Chaim Pearlman
Chaim Pearlman being released in Petah Tikva, August 12, 2010. Photo by Alon Ron
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After surviving 31 days in a small Shin Bet security service cell and endless interrogations without breaking down, it seems Chaim Pearlman cannot stop talking.

Pearlman, who is suspected of stabbing and killing at least three Palestinians over a decade ago, was released to house arrest at his parents' house in the West Bank settlement of Tekoa last week. On Tuesday, he gave a series of press interviews.

Like a film star promoting his movie, Pearlman came with list of prepared messages. Every half hour, he gave audience to another journalist, with radical right-wing activist Baruch Marzel sitting beside him to make sure he did not go off-message.

Pearlman told his story again and again, with unconcealed pleasure.

"Thirty-one days he didn't talk, now he can't stop," muttered Marzel.

It was apparent that Pearlman likes telling stories. Everything reminded him of something else and he skipped from one subject to another. He had difficulty avoiding even topics his lawyer forbade him to talk about and needed close supervision.

"You know, when I was in the cell, they put a man in hoping I'd talk to him about what I did," Pearlman said. "He told me the old Shin Bet joke about a race between Americans, Britons and Israelis, who were told to catch a hare in the forest. The Americans deployed satellite equipment and computers and finally located the hare. The British recruited rabbits as agents and they led them to the wanted hare. The Shin Bet caught a bear, tied it to a tree and screamed at it for hours: Confess you're a hare! Confess you're a hare!"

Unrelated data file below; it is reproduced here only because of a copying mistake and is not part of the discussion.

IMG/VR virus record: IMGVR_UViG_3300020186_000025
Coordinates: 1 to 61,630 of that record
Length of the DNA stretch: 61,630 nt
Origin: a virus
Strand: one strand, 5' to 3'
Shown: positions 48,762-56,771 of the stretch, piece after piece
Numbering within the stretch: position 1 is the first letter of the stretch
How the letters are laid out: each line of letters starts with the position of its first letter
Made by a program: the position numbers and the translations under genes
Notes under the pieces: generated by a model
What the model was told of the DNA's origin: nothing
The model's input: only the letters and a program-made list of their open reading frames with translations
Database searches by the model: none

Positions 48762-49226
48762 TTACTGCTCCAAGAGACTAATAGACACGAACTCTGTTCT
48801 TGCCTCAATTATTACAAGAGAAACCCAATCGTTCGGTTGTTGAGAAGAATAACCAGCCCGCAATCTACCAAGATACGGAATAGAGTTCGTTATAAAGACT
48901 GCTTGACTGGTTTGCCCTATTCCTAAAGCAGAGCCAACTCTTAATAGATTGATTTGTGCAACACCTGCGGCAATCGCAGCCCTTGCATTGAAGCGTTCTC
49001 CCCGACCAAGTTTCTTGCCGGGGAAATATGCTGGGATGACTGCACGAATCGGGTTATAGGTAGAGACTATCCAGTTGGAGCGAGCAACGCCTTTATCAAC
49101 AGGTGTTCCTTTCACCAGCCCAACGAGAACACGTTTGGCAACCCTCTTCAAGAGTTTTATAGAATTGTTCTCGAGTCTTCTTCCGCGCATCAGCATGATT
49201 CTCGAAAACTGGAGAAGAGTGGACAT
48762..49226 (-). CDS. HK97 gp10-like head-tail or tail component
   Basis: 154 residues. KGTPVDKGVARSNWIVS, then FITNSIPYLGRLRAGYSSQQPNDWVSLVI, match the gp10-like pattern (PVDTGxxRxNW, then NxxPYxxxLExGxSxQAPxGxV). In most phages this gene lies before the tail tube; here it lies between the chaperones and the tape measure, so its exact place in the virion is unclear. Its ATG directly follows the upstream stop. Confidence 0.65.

Pearlman refused to play the bear. "They'd talk to me and I'd sing ... I wouldn't talk to them or look at them. In the first two weeks, I didn't ask to go to the toilet. I did it in the garbage pail, so I wouldn't have to talk to them. After two weeks, when I asked to go, they were so excited, they called all the other interrogators.

"Once before meeting my lawyer, they filled the table with shawarma and cola. They said, 'now we're not interrogating you; come eat with us.' It was tempting. But I decided to put my hands behind my back. They only wanted to make me look at them.

"On one occasion a senior officer called Naftali came in. He knew a lot about the Torah and used lofty language. At the end of the conversation, he said, 'Chaim, my shift is over,' and held out his hand. I didn't shake it. He said, 'listen, you'll sit in jail and in 10 years you'll come begging me, like Shlomi Dvir, to let you see your children. If you don't shake my hand now it's personal, and I'll hold it against you.' I controlled myself."

Pearlman said he refused to deny he was the stabber, for fear that once he started talking, he would admit things he did not do. Referring to two other men arrested in the case, he said, "David Sitbon spoke with them and was held for 10 days. H.K. thought if he told them things he'd get out of it. He told the interrogators that I had suggested he stab Arabs. But cooperating with them didn't do him any good."

Pearlman denied he was the serial stabber and said meeting Shin Bet agents in hotels, where he gave them details about the murders that were not publicly known, was a mistake.

After he failed to get a teacher's certificate a few years ago, the Shin Bet contacted Pearlman and said they would get him a certificate if he came for one meeting, he said.

"I met them in hotels in Ashkelon and in Tel Aviv. They ordered a cheese platter. I ate lettuce. They kept saying they're not hearing anything serious from me. I spoke nonsense but I'm not the stabber. They know it and arrested me out of sheer vindictiveness."